“My method is scientific” 3: The trouble with clicker training

Clicker training, sometimes called marker training, is all the rage. I use it with Milo all the time. Linda Case, over at The Science Dog, points out that even though clicker training is based on scientific theory, is incredibly popular, and has a track record of success

…there is surprising little published research regarding its application to dog training. … Even more surprising is the fact that the results of the dog studies that are available are not unequivocally in the “Yay, Clicker Training!” camp. Rather, their results have been lukewarm at best, with some showing only limited (or no) benefit.

Dog_clicker_training

So, how do we explain, and what do we do about, this conflict between the scientific evidence and the practical success of using clicker training with dogs? Case examines a scientific paper by Lynna Feng et al. that does an excellent job sorting out this problem. The paper’s title says it all: Comparing trainers’ reports of clicker use to the use of clickers in applied research studies: methodological differences may explain conflicting results.

In her analysis of this paper, Case writes that

One possible reason that dog trainers, many who believe emphatically that clicker training is a highly effective tool, are at odds with the less than stellar results of the published studies is that perhaps we are not talking about the same things. In other words, the way in which clicker training has been studied with dogs (and, one could argue, with other species as well), is not the way in which clicker training is actually used in practice. Several important differences were identified in Lynna’s study. The two most important are: (1) In practice, clicker training takes place over extended periods of time; (2) It almost always includes an established and positive relationship between the trainee (the dog) and the trainer (usually the owner).

The primary point that I came away with from this paper was that despite some continued attempts  to make it so,  clicker training as applied with dogs is not a purely behavioristic methodology. Rather, if one considers all of the new information that we have regarding the dog’s cognitive abilities, including their well-documented ability to read and understand human communication signals, then it is likely that the actual practice of clicker training involves much more than a rigid application of CT without any personal (relationship), cognitive, or emotional component. Since the studies that are in existence have studied clicker training using highly controlled behavioristic methodologies, perhaps they did not effectively measure or capture the depth and complexity of the phenomenon that is taking place when we use clicker training with dogs.

Remember that saying that a training method is scientific means that there is a body of peer-reviewed, publicly available, scientific evidence demonstrating that the method they are referring to meets their training goals better than alternative methods.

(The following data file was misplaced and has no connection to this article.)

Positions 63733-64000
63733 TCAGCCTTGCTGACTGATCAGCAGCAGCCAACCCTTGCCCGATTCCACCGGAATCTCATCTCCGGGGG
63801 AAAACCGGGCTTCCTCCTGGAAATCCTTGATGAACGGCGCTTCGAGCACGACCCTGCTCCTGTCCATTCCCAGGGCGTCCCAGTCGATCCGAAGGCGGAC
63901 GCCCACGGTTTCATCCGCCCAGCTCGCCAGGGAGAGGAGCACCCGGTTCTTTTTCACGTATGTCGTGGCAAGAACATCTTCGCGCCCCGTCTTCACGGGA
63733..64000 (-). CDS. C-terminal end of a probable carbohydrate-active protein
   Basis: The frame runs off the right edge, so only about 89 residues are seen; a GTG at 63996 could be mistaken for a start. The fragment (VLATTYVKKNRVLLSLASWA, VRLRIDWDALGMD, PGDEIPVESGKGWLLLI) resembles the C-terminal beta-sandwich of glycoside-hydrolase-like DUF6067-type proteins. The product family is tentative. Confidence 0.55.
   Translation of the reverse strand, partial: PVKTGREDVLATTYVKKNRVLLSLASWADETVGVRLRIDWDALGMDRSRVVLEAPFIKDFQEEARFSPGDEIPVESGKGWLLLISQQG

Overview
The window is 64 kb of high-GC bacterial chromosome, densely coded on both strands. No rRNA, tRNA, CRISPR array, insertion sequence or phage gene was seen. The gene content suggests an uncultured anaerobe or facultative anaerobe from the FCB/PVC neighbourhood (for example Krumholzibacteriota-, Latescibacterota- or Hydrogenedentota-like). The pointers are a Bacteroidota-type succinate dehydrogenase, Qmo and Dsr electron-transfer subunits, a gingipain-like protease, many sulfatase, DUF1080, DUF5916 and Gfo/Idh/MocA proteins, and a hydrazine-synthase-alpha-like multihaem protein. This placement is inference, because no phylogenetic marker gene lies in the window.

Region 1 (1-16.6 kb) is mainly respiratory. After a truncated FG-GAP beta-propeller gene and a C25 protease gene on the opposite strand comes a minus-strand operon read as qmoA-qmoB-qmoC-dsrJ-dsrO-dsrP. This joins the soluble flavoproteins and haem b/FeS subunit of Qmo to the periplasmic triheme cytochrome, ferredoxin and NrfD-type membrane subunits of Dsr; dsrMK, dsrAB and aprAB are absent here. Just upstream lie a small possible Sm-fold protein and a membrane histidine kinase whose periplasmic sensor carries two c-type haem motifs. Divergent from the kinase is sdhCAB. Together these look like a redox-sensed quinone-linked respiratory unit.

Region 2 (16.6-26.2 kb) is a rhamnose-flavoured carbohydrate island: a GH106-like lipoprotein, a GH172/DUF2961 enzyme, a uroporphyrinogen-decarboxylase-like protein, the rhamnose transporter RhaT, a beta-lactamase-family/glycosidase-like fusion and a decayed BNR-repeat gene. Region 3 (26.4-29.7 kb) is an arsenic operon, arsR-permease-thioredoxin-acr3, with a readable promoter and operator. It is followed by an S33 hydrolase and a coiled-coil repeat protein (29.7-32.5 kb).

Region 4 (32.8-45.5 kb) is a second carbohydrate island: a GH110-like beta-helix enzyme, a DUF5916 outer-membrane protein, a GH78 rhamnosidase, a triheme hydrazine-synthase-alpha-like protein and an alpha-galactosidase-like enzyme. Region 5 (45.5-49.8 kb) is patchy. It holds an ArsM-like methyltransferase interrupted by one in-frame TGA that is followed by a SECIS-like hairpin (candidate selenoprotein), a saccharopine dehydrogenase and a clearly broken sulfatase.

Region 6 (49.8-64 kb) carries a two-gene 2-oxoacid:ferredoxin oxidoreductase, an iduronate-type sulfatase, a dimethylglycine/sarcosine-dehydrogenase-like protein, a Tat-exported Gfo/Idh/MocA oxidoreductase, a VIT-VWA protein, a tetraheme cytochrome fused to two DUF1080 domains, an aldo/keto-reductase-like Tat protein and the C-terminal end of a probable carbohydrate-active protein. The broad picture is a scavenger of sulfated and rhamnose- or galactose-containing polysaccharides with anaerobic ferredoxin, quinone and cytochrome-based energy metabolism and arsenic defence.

Case’s and Feng’s discussion of the science of clicker training shows that there was a mismatch between the research testing the application of this method to dog training, and what the trainers using this method actually do. In other words, the evidence was not referring to the actual method in question.

Scientific experiments often look at what they are studying in a strictly controlled way, and sometimes they look at a part of a training method instead of the whole thing. On the one hand, this is good because it helps researchers figure out precisely what is going on. On the other hand, it means that we need to use our judgement when applying scientific research to real-world situations.


When looking for scientific support for a dog training method, consider how closely the scientific evidence refers to what you are actually doing.


Two things stand out about this research on clicker training. 

First, Feng’s research sorting out this conflict is an example of science working just the way it should. The public availability of the scientific research on clicker training dogs allowed scholars like Feng and Case to evaluate the science and offer suggestions for making it better.

Second, I really like Feng’s study because she treats the expert dog trainers’ knowledge with respect. There are lots of different kinds of experts. Scientists are one kind of expert and people who have successfully trained lots of dogs are another kind of expert. Sometimes, but not very often, a person has both of these kinds of expertise. Most of the time though, scientific and practical experts need to work together.

 

Note: This is the third post in a five-part series about what makes a dog training method scientific.

  1. “My method is scientific” 1: “That’s right, I said ‘SCIENTIFIC’!”
  2. “My method is scientific” 2: What does this even mean?
  3. “My method is scientific” 3: The trouble with clicker training
  4. “My Method is scientific” 4: Science, goodness, and goals
  5. “My method is scientific” 5: Responsible use of science

2 thoughts on ““My method is scientific” 3: The trouble with clicker training

  1. I’ve been following this blog with fascination, Carla, even though I have never thought about dog training before. What you say here is such a wonderful example of the limitations of the epistemology of laboratory science, which relies on decontextualizing (“isolating”) what are taken to be the essential, causality efficacious properties of the object of study. Such an approach has led to lots of important knowledge, but, as you so clearly explain, it has serious limitations. Thanks!

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